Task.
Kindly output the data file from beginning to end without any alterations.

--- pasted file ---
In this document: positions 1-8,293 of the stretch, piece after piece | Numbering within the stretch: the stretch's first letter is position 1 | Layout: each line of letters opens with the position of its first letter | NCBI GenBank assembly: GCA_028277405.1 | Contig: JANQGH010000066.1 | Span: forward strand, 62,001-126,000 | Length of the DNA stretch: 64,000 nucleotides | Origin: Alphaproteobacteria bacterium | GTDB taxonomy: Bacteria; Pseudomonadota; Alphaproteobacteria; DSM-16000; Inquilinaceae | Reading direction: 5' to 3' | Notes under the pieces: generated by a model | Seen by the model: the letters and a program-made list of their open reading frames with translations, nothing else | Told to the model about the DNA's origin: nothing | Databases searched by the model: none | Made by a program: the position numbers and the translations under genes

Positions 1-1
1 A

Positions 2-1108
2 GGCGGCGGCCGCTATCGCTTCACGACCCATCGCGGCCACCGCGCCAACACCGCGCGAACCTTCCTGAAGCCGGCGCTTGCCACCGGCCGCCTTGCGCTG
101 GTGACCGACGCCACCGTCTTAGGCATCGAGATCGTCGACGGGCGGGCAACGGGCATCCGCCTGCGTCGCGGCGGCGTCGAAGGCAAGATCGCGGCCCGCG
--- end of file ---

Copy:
In this document: positions 1-8,293 of the stretch, piece after piece | Numbering within the stretch: the stretch's first letter is position 1 | Layout: each line of letters opens with the position of its first letter | NCBI GenBank assembly: GCA_028277405.1 | Contig: JANQGH010000066.1 | Span: forward strand, 62,001-126,000 | Length of the DNA stretch: 64,000 nucleotides | Origin: Alphaproteobacteria bacterium | GTDB taxonomy: Bacteria; Pseudomonadota; Alphaproteobacteria; DSM-16000; Inquilinaceae | Reading direction: 5' to 3' | Notes under the pieces: generated by a model | Seen by the model: the letters and a program-made list of their open reading frames with translations, nothing else | Told to the model about the DNA's origin: nothing | Databases searched by the model: none | Made by a program: the position numbers and the translations under genes

Positions 1-1
1 A

Positions 2-1108
2 GGCGGCGGCCGCTATCGCTTCACGACCCATCGCGGCCACCGCGCCAACACCGCGCGAACCTTCCTGAAGCCGGCGCTTGCCACCGGCCGCCTTGCGCTG
101 GTGACCGACGCCACCGTCTTAGGCATCGAGATCGTCGACGGGCGGGCAACGGGCATCCGCCTGCGTCGCGGCGGCGTCGAAGGCAAGATCGCGGCCCGCG